NEW IN THEATERS 47 METERS DOWN: Talk about vacay horror stories: Two sisters find themselves trapped in a shark cage on the ocean floor with their oxygen running out in this thriller starring Mandy Moore, Claire Holt and Matthew Modine. Johannes Roberts (The Other Side of the Door) directed. (89 min, PG-13. Essex, Palace) ALL EYEZ ON ME: Demetrius Shipp Jr. plays iconic rapper, poet and activist Tupac Shakur in this biopic from music-video director Benny Boom. With Danai Gurira and Kat Graham. (140 min, R. Essex, Majestic) THE BOOK OF HENRY: A brilliant 11-year-old (Jaeden Lieberher) enlists the aid of his mom (Naomi Watts) in a dangerous plan to rescue a friend from abuse in this drama directed by Vermont-based Colin Trevorrow (Jurassic World). (105 min, PG-13. Roxy) CARS 3: Pixar’s four-wheeled characters return for this outing in which race car Lightning McQueen (voiced by Owen Wilson) resolves to weather the strain of aging by proving he’s faster than the younger competition. With Cristela Alonzo, Chris Cooper and Nathan Fillion. Brian Fee makes his directorial debut. (109 min, G. Big Picture, Bijou, Essex, Majestic, Marquis, Palace, Paramount, Sunset, Welden) I, DANIEL BLAKE: With this tale of a 59-year-old working-class man’s struggle to receive government benefits, director Ken Loach (Jimmy’s Hall) again delves into social criticism. Dave Johns and Hayley Squires star. (100 min, R. Savoy) PARIS CAN WAIT: Diane Lane plays a woman neglected by her high-powered husband who discovers a different way of life when a Frenchman takes her on a leisurely detour. With Alec Baldwin and Arnaud Viard. Eleanor Coppola directed. (92 min, PG. Roxy) ROUGH NIGHT: A bachelorette party goes very wrong when a stripper is killed — and the celebrants decide to cover it up — in this comedy from director Lucia Aniello (“Broad City”). With Scarlett Johansson, Kate McKinnon, Zoë Kravitz and Ilana Glazer. (101 min, R. Bijou, Capitol, Essex, Majestic, Palace, Welden)


★ = refund, please ★★ = could’ve been worse, but not a lot ★★★ = has its moments; so-so ★★★★ = smarter than the average bear ★★★★★ = as good as it gets

CAPTAIN UNDERPANTS: THE FIRST EPIC MOVIE★★★1/2 In this DreamWorks animated adaptation of Dav Pilkey’s best-selling kids’ series, two fourth graders hypnotize their grumpy principal into believing he’s a superhero. With the voices of Kevin Hart, Ed Helms and Nick Kroll. David Soren (Turbo) directed. (89 min, PG) CHASING TRANE: THE JOHN COLTRANE DOCUMENTARY★★★1/2 Celebrities such as Denzel Washington weigh in in director John Scheinfeld’s exploration of the musician’s worldwide influence. (99 min, NR) CITIZEN JANE: BATTLE FOR THE CITY★★★1/2 Matt Tyrnauer (Valentino: The Last Emperor) directed this documentary about activist Jane Jacobs’ efforts to save New York City’s historic features from redevelopment in the 1960s. (92 min, NR) EVERYTHING, EVERYTHING★★1/2 A girl (Amandla Stenberg) whose allergies keep her house-bound risks everything for romance with the boy next door (Nick Robinson) in this adaptation of the YA bestseller by Nicola Yoon. Stella Meghie (Jean of the Joneses) directed. (96 min, PG-13) GUARDIANS OF THE GALAXY VOL. 2★★★1/2 Marvel’s light-hearted saga of a regular dude who joins up with a team of misfits to save the galaxy continues, as Peter Quill (Chris Pratt) and his friends attempt to learn about his origins. With Zoe Saldana, Dave Bautista and Sylvester Stallone. James Gunn returns as director. (136 min, PG-13)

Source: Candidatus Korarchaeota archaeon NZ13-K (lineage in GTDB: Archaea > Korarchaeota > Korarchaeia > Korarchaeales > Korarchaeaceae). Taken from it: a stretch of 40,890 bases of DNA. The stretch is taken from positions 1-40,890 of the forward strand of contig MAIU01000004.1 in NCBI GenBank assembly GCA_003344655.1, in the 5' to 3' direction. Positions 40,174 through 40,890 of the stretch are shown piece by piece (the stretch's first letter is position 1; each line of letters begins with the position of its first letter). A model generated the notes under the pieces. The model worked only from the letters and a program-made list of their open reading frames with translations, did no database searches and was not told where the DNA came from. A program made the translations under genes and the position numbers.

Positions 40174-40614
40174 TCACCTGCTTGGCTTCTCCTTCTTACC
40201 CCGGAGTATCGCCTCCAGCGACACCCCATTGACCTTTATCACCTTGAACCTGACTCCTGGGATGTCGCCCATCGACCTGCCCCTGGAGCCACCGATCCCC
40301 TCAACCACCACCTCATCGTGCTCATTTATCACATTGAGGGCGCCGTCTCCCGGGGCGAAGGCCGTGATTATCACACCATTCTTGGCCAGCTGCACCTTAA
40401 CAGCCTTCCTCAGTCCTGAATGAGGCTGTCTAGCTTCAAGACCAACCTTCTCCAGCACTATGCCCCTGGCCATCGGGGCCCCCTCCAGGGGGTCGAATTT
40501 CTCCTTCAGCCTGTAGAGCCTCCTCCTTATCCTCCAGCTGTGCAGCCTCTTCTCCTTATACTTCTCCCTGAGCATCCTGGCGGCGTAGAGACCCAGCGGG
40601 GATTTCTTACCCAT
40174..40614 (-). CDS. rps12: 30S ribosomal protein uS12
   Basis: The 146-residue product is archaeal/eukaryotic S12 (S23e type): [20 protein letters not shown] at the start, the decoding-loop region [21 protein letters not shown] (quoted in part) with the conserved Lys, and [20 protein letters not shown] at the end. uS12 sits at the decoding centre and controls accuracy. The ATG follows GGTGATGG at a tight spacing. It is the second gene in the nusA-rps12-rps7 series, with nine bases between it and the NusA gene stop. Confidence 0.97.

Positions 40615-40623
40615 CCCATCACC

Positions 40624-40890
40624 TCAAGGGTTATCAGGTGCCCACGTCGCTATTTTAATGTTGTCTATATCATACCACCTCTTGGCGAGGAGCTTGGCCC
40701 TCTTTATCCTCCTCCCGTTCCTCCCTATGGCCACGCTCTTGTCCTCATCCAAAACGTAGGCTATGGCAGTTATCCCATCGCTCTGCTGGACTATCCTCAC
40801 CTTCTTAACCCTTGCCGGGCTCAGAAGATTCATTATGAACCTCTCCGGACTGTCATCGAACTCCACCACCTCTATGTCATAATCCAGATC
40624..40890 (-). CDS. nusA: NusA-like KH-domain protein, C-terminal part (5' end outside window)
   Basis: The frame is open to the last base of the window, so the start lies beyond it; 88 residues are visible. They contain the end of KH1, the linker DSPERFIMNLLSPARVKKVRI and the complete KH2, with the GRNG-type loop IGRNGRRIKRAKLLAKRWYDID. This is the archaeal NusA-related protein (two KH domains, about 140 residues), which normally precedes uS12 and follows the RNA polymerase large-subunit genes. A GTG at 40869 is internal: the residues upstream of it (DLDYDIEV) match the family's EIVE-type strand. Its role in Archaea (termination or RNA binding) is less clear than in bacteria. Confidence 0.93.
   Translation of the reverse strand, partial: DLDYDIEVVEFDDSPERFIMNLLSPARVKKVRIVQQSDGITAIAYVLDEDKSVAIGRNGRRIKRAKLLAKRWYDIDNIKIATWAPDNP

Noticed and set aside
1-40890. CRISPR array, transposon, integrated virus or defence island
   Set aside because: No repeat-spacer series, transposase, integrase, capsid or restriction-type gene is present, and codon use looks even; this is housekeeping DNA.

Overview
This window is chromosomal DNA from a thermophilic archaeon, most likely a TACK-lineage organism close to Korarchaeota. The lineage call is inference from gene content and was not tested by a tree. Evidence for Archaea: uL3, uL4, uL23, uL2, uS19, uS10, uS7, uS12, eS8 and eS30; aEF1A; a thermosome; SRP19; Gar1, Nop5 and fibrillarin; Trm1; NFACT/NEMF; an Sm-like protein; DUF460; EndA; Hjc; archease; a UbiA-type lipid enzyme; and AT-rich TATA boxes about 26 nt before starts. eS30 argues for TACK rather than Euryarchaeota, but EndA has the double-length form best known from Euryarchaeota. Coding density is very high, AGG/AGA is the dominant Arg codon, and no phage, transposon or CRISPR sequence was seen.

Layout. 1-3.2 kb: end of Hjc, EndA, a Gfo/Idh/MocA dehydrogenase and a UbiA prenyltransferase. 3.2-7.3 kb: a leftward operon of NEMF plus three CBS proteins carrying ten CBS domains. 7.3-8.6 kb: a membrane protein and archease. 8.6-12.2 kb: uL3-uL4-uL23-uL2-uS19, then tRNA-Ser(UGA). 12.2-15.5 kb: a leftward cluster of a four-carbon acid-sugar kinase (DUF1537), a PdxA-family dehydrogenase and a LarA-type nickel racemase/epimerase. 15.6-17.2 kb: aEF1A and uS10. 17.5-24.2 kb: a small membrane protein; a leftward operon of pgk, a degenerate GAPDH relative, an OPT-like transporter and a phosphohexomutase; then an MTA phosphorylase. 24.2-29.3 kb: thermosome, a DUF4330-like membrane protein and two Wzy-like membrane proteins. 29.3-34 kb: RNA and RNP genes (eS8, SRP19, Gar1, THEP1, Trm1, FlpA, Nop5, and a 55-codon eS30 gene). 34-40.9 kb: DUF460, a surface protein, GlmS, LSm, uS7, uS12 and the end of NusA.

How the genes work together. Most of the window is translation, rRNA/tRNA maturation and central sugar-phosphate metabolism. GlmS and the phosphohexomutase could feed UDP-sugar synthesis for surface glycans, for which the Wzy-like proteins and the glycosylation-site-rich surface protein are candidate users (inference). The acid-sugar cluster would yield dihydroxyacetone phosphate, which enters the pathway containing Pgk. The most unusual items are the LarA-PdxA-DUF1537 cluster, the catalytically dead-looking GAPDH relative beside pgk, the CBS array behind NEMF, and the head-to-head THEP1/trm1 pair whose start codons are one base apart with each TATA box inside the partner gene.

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I CALLED HIM MORGAN★★★★1/2 This documentary from Kasper Collin explores the events leading to the scandalous murder of jazz musician Lee Morgan by his common-law wife, which occurred during a gig in 1972. (92 min, NR) IT COMES AT NIGHT★★★★★ A family living behind barricades must decide whether to be hospitable to outsiders in this horror thriller written and directed by Trey Edward Shults (festival fave Krisha). Joel Edgerton, Christopher Abbott and Carmen Ejogo star. (97 min, R; reviewed by R.K. 6/14) THE LOVERS★★1/2 Debra Winger and Tracy Letts play an unfaithful married couple who unexpectedly find themselves falling back in love with each other in this comedy from writer-director Azazel Jacobs (Terri). (94 min, R; reviewed by M.H. 5/31) MEGAN LEAVEY★★★1/2 A Marine corporal (Kate Mara) and her combat dog, Rex, save lives in Iraq in this fact-based tale. With Tom Felton and Bradley Whitford. Gabriela Cowperthwaite (Blackfish) directed. (116 min, PG-13) THE MUMMY★1/2 A vengeful, undead Egyptian princess busts out of her crypt, menaces the world and takes a liking to Tom Cruise in this action spectacular directed by Alex Kurtzman (People Like Us). With Russell Crowe, Annabelle Wallis and Sofia Boutella. (110 min, PG-13) MY COUSIN RACHEL★★★★ Daphne Du Maurier’s suspense novel about a young man (Sam Claflin) torn between fear of and attraction to his mysterious, perhaps murderous, relation (Rachel Weisz) gets a new screen adaptation from Roger Michell (Notting Hill). (106 min, PG-13; reviewed by M.H. 6/14) NORMAN★★★★ In this drama from writer-director Joseph Cedar (Footnote), Richard Gere plays a smalltime New York fixer who tries to take advantage of his chance connection to a political power broker. With Lior Ashkenazi and Michael Sheen. (118 min, R) NOW PLAYING